pollution protection.  He felt this enabled the DEC to work                  
  with industry in ranking those problems and seeking long                     
  term solutions based on the environmental risks.  He said                    
  federal law did not always fit the Alaska situation.                         
  Number 105                                                                   
  MR. TREADWELL stated the third partnership was with the                      
  Environmental Crimes Unit set up between the DEC, the                        
  Department of Law and the Department of Public Safety.                       
  Because some people violated environmental laws with                         
  malicious intent, forty staff members had received training                  
  at the trooper academy in Sitka to enable them to recognize                  
  environmental crimes and some prosecutions were pending.  He                 
  hoped these prosecutions would have a deterrent effect.                      
  MR. TREADWELL said the fourth partnership was with the                       
  University of Alaska.  He felt there were not just economic                  
  and regulatory, but also technical solutions that needed to                  
  be addressed.  He said four times a year the senior staff of                 
  the DEC met with the Deans of the University campuses for                    
  global change research, more cost effective ways for                         
  sanitation, air quality, and other aspects of problem                        
  solving.  He stressed the state and federal relationship was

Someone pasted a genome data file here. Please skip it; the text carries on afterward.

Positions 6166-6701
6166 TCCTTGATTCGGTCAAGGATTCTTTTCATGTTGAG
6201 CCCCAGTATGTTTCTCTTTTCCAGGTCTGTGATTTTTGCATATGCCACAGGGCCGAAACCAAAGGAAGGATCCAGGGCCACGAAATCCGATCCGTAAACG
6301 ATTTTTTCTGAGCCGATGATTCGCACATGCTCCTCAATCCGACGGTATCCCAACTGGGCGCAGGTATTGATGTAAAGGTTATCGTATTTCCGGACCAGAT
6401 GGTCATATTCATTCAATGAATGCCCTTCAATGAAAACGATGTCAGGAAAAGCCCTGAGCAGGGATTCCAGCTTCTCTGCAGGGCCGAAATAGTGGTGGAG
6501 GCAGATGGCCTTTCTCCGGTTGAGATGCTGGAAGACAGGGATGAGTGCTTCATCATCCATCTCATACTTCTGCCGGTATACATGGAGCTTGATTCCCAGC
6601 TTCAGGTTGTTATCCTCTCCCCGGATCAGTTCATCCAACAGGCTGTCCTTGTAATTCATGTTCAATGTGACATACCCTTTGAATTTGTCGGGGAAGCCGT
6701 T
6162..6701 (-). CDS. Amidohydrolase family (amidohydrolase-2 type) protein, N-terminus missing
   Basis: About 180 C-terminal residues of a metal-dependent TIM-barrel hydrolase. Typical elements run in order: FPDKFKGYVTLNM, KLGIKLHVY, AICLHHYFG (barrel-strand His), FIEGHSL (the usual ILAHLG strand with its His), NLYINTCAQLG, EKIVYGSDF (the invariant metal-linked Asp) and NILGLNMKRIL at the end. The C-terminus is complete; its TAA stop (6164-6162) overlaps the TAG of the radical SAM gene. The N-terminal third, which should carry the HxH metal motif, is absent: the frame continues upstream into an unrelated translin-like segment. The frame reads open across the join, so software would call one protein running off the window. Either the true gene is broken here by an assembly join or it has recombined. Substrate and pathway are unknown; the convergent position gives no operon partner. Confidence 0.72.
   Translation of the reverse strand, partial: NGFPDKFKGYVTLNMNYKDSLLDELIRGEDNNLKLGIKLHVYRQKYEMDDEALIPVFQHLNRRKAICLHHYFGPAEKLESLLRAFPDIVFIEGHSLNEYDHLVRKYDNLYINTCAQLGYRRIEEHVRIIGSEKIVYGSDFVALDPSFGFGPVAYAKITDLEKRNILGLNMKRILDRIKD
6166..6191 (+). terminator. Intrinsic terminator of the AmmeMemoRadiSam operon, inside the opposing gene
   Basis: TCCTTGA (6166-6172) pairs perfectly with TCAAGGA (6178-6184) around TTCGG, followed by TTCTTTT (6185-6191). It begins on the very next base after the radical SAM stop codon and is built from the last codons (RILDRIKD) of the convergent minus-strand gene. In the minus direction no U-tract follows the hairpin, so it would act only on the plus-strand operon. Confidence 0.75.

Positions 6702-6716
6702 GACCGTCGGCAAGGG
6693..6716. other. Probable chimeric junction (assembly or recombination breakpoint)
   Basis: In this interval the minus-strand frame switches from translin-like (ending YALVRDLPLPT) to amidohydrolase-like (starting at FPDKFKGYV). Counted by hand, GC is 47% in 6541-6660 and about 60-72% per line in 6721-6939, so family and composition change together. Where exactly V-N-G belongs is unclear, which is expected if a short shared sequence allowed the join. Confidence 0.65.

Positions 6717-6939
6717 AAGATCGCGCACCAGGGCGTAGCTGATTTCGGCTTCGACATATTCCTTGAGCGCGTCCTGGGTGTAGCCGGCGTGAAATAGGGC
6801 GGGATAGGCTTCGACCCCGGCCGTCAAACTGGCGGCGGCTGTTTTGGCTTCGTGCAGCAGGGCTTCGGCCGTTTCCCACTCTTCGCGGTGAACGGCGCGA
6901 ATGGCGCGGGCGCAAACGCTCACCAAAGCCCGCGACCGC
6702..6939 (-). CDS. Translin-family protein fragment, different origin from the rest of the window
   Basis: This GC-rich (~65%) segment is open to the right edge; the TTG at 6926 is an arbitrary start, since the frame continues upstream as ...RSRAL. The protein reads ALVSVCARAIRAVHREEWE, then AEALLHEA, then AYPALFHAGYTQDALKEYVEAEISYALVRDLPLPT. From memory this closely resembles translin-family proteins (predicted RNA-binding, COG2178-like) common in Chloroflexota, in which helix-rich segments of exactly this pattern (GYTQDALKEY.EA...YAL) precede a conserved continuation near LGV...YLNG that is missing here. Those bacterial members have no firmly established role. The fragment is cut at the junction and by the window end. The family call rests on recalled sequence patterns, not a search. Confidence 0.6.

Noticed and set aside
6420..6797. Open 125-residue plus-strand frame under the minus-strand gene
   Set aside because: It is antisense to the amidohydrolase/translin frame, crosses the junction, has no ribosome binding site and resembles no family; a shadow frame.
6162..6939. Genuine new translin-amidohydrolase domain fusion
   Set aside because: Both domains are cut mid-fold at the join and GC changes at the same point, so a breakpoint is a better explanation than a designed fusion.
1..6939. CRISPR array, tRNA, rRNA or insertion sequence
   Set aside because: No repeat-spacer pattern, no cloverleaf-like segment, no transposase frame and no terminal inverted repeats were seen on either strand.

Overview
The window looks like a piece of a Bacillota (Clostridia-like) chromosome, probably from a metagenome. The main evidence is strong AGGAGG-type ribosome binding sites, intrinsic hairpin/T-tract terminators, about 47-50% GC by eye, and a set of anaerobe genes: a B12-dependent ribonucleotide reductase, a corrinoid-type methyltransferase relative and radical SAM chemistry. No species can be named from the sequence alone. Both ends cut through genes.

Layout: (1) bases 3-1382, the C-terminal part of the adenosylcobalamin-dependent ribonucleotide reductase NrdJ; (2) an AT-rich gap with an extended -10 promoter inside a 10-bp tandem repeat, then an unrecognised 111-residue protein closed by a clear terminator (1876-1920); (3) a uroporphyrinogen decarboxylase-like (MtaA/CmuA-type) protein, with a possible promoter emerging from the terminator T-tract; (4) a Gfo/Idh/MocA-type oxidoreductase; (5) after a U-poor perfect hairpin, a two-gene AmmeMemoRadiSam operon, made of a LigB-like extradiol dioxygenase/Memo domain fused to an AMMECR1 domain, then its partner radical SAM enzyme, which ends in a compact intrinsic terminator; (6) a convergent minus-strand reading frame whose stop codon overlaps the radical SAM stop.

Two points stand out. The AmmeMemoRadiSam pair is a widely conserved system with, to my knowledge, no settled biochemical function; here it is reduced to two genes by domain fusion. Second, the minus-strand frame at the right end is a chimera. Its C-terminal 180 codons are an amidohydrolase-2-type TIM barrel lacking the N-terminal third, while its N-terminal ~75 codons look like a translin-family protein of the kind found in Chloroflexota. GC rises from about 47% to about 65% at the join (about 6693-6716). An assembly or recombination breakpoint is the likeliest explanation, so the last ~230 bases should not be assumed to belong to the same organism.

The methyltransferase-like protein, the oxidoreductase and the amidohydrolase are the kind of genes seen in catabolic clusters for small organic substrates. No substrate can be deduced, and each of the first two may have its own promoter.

important to watch, especially in light of the fact that                     
  this administration's goal was to bring more decision making                 
  home to Alaska.                                                              
  MR. TREADWELL pointed out most of the environmental programs                 
  run by the DEC were delegated to the state by the federal                    
  government which made this partnership one of the most time                  
  consuming.  He was happy to announce an order had been                       
  signed to create a separate EPA region for Alaska.  The                      
  problems that face Alaska:  Sanitation, drinking water,                      
  permits for placer mines in the interior, etc., were not the                 
  same as in the lower states.  He said the DEC looked forward                 
  to working with the Clinton administration to set up a new                   
  partnership in terms of federal and state work for Alaska.                   
  Number 186                                                                   
  MS. ADAIR pointed out much of what the DEC must deal with                    
  had its roots in federal law.  She asked members to look at                  
  page 2 of the handout titled "The Alaska Department of                       
  Environmental Conservation" which showed major state and                     
  federal environmental laws.  (The Alaska Department of                       
  Environmental Conservation, December 1992, Departmental                      
  Goals and Summary of Programs may be found in the Resources                  
  Committee Room, Capitol #124, and after the adjournment of                   
  the second session of the 18th Alaska State Legislature, in                  
  the Legislative Reference Library.)